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Patent Awarded for Neurostimulation Electronics

U.S. Patent and Trademark Office

U.S. Patent and Trademark Office (A. Kotok)

17 February 2015. A U.S. patent on electronic components for switching and pulse generation in neurostimulation devices was awarded earlier this month. The Patent and Trademark Office awarded patent number 8,948,880 on 3 February to Barry Yomtov, founder and chief technologist of AdvaStim Inc. in Beverly, Massachusetts, and assigned to the company.

AdvaStim develops modular components for neurostimulation devices, like those to stimulate the spinal cord to reduce back pain. According to the company, many of today’s spinal cord neurostimulation devices suffer from failure rates as high of 30 percent, requiring a more reliable platform. In addition, says AdvaStim, its modular architecture make it possible for device manufacturers to develop systems to address multiple disorders with the same basic set of components.

While electronic therapy implants, including neurostimulation devices, have been around for decades, newer devices are becoming more and more sophisticated, with microcontrollers for directing multiple stimulation therapies to multiple locations in the body. Adding more functions to these devices requires increasing miniaturization, which even with advanced semiconductor technology, has limitations in the number and type of circuits in an implanted unit.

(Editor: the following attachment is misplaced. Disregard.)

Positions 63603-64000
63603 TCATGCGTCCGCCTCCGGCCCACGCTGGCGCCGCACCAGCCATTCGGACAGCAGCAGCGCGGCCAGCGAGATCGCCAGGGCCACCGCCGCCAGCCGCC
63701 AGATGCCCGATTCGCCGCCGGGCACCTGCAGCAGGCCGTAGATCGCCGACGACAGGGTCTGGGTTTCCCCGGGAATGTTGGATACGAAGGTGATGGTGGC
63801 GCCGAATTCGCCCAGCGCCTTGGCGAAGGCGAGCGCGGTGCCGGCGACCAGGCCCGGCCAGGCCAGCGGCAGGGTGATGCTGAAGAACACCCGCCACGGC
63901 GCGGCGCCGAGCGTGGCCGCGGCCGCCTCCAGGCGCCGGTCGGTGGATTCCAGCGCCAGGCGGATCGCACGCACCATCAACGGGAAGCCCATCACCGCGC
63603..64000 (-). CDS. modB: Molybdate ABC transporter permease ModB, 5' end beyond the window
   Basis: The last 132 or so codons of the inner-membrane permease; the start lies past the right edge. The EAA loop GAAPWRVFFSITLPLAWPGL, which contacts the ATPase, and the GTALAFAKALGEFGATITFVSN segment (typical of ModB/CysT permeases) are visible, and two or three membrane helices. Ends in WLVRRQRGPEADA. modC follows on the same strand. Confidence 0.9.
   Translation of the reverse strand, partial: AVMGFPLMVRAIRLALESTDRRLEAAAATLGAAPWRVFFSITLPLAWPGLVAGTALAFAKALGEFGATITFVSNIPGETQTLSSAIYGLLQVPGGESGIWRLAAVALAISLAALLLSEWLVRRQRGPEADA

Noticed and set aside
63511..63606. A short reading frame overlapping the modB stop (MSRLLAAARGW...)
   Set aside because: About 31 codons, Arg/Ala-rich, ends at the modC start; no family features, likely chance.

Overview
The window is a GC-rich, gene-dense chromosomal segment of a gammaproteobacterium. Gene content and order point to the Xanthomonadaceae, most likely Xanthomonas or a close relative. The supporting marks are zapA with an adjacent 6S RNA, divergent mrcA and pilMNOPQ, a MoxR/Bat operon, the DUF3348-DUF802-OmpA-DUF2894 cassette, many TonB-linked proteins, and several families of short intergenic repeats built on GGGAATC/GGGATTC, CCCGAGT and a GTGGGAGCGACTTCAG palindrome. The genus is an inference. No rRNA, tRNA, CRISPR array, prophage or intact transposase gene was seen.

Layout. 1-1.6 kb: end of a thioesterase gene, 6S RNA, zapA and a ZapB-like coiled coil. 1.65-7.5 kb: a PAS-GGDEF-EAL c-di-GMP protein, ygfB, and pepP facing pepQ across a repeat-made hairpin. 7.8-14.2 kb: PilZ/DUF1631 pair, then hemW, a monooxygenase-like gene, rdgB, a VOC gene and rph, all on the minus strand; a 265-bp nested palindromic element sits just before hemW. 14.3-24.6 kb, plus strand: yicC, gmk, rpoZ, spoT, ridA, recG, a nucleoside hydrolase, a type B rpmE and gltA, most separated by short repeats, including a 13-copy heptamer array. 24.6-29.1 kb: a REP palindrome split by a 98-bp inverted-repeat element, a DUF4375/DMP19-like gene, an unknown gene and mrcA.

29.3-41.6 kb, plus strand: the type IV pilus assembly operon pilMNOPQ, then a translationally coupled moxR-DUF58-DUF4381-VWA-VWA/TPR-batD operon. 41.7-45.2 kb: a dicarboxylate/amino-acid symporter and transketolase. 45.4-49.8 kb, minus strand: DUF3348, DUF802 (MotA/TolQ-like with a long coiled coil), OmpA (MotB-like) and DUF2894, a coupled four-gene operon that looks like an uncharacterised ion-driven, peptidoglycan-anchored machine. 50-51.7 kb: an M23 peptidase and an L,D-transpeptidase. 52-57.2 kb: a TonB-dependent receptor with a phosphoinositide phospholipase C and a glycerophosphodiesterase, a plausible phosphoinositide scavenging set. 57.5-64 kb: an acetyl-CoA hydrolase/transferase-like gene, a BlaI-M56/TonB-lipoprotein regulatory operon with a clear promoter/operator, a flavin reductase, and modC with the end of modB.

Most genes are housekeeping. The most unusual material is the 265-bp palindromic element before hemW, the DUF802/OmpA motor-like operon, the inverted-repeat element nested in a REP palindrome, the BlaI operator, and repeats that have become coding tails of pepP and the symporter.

The patent covers AdvaStim’s switching and pulse-generation technology designed to support a single electrode array connecting multiple input to multiple output circuits. The technology includes an interface for pulse generators to connect to the electrode array, and respond to signals from a control device for producing the stimulative energy. The electrode array, says the patent, can be configured on a flexible substrate and shaped around a cylinder carrier.

“Integrating the pulse generator circuitry with a dense array of electrodes in a single compact lead can improve power efficiency and potentially improve the reliability of an implantable neurostimulator device,” says Yomtov in a company statement. “This technology can also provide neurostimulation therapy developers with enhanced flexibility to position devices where needed within the body and help further the next generation of therapy options.”

The patent is expected to support AdvaStim’s chip architecture that the company says supports multi-channel switching and electrode programming required for advanced neurostimulation devices. AdvaStim also provides embedded controller software for the implanted components.

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